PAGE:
According to the second aspect of the present invention, there is provided a magnetic memory device manufacturing method, comprising forming first wiring, at least either of a lower surface and two side surfaces of which is covered with a first yoke main body, forming on the first wiring a magneto-resistance element which is sandwiched between first and second layers, forming an insulating film on the first wiring and the second layer, forming a magnetic film on the insulating film, patterning the magnetic film, removing part of the second layer, the magnetic film, and the insulating film on the magneto-resistance element to form first to fourth yoke tips from the magnetic film in self-alignment with the magneto-resistance element, forming second wiring on the second layer and the first to fourth yoke tips, and forming a second yoke main body which covers at least either of an upper surface and two side surfaces of the second wiring.

BRIEF DESCRIPTION OF THE SEVERAL VIEWS OF THE DRAWING

FIG. 1 is a plan view showing a magnetic memory device according to the first embodiment of the present invention;

FIG. 2A is a sectional view showing the magnetic memory device taken along the line IIA-IIA in FIG. 1;

FIG. 2B is a sectional view showing the magnetic memory device taken along the line IIB-IIB in FIG. 1;

FIGS. 3, 4, 5, 6, 7, 8, and 9 are sectional views showing the steps in manufacturing the magnetic memory device according to the first embodiment of the present invention;

FIG. 10 is a plan view showing an etching mask used in the step of FIG. 5 according to the first embodiment of the present invention;

FIG. 11 is a plan view showing the shape of a magnetic film after patterning in the step of FIG. 5 according to the first embodiment of the present invention;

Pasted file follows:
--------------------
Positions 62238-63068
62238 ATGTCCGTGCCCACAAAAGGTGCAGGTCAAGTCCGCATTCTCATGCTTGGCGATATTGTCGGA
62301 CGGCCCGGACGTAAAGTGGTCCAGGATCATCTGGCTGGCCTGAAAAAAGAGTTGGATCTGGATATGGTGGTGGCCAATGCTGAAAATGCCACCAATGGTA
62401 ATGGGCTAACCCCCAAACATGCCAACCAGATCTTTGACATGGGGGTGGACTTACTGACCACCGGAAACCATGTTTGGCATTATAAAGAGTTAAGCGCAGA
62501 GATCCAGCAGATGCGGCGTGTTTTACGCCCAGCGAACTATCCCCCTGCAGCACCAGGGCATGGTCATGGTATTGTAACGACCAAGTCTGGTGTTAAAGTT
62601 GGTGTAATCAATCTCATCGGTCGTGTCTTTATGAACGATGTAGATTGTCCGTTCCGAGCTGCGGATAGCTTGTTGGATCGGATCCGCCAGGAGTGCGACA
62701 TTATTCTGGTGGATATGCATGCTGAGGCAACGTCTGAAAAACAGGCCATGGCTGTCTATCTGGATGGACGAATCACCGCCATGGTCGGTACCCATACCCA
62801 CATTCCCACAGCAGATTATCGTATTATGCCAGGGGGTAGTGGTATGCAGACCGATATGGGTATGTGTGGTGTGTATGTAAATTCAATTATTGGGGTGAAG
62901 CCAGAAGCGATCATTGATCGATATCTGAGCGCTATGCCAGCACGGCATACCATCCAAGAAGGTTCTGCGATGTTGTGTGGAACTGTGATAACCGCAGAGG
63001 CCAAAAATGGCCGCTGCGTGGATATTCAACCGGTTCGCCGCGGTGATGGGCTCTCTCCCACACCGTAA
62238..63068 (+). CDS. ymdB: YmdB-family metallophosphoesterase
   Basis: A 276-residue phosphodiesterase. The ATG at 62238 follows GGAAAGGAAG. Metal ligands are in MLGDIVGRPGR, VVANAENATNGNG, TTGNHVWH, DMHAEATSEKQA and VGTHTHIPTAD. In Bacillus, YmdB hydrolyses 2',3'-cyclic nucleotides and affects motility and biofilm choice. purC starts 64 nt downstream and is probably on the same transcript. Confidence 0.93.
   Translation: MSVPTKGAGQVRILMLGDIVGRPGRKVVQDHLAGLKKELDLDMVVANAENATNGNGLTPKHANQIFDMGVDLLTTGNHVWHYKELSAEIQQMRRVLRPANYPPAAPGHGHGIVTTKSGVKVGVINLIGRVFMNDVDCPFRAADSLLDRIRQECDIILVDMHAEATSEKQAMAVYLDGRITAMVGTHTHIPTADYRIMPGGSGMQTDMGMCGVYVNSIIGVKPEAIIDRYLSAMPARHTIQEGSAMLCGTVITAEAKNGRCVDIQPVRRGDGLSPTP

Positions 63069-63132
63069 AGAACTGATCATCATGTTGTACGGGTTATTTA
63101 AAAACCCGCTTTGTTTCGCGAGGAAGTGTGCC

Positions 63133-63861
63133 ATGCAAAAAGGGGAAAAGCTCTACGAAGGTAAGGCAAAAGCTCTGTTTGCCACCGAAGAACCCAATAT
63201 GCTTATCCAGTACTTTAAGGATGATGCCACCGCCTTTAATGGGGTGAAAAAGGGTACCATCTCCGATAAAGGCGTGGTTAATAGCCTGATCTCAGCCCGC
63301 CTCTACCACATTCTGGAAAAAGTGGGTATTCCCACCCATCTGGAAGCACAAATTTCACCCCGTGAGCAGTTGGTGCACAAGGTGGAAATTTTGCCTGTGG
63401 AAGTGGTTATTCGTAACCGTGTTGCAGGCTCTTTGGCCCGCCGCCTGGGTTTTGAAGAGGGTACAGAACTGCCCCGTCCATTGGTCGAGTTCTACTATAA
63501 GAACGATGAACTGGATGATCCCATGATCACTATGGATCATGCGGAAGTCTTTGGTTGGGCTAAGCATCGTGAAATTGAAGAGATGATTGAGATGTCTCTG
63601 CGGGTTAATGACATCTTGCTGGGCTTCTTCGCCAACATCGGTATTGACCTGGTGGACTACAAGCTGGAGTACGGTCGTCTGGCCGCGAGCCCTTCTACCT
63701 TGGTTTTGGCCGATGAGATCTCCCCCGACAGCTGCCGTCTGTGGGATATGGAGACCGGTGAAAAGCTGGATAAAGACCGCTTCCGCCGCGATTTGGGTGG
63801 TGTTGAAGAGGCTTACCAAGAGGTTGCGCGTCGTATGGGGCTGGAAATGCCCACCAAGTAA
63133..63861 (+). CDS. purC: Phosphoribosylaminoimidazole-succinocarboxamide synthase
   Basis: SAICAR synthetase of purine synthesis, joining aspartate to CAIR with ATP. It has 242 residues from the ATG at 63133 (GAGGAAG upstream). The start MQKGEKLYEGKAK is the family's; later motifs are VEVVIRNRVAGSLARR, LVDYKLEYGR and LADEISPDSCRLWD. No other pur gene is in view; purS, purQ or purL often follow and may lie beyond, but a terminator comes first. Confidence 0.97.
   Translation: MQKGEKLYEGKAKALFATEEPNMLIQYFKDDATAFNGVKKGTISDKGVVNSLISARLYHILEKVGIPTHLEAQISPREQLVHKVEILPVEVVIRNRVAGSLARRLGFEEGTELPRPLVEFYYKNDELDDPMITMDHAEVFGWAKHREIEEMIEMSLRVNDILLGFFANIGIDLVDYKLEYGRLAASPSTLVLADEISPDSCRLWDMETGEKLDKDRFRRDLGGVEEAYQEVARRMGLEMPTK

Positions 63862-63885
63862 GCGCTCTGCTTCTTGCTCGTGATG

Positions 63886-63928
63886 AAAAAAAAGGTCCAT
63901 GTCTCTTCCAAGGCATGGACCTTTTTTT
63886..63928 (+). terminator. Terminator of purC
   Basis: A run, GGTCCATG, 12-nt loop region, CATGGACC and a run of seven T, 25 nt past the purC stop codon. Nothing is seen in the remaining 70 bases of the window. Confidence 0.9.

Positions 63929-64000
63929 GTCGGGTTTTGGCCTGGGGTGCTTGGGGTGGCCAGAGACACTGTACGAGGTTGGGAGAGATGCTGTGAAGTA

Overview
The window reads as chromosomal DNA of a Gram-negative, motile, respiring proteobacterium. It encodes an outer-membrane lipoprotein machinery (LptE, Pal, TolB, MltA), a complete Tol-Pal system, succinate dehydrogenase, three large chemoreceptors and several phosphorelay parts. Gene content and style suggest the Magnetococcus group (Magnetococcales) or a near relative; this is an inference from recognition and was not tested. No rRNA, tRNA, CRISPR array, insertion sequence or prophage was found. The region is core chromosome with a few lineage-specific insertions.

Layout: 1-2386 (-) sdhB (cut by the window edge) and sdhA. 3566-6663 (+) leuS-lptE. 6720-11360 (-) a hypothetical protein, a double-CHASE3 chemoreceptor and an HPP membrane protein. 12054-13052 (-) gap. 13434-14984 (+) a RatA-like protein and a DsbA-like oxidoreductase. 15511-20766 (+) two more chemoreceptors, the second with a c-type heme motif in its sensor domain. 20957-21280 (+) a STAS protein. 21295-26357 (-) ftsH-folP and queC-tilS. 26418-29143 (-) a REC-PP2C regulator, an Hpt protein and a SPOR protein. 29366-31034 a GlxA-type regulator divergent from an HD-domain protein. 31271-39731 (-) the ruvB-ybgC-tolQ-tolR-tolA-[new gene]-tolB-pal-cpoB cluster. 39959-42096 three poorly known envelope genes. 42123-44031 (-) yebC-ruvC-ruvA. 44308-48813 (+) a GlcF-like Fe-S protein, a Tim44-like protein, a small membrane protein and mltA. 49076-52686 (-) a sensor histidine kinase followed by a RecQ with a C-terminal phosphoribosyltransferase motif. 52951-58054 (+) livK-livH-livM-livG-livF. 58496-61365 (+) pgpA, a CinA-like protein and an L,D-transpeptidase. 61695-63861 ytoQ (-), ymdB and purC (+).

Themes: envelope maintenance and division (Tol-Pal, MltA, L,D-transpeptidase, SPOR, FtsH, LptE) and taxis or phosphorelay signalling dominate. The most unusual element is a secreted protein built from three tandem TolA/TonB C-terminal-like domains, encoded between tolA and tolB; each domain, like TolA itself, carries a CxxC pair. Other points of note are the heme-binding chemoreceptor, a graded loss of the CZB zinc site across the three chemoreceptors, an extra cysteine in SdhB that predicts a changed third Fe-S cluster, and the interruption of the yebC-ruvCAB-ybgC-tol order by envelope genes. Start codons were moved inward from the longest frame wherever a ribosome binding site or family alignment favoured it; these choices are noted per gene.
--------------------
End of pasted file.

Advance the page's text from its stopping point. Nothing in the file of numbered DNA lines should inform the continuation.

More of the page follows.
FIG. 12 is a plan view showing the shape of the magnetic film after patterning in the step of FIG. 6 according to the first embodiment of the present invention;

FIG. 13 is a sectional view showing another step subsequent to FIG. 5 in manufacturing the magnetic memory device according to the first embodiment of the present invention;

FIG. 14A is a plan view showing a conventional magnetic memory device;

FIG. 14B is a graph showing a conventional hysteresis curve;

FIG. 14C is a graph showing a conventional read signal;

FIG. 15A is a plan view showing the magnetic memory device according to the first embodiment of the present invention;

FIG. 15B is a graph showing a hysteresis curve according to the first embodiment of the present invention;

FIG. 15C is a graph showing a read signal according to the first embodiment of the present invention;

FIG. 16A is a sectional view showing the magnetic memory device according to the first embodiment of the present invention;

FIG. 16B is a graph showing the relationship between the write current, the thermal agitation resistance, and a distance D according to the first embodiment of the present invention;

FIG. 17 is a plan view showing a magnetic memory device according to the second embodiment of the present invention;

FIG. 18 is a plan view showing a magnetic memory device according to the third embodiment of the present invention;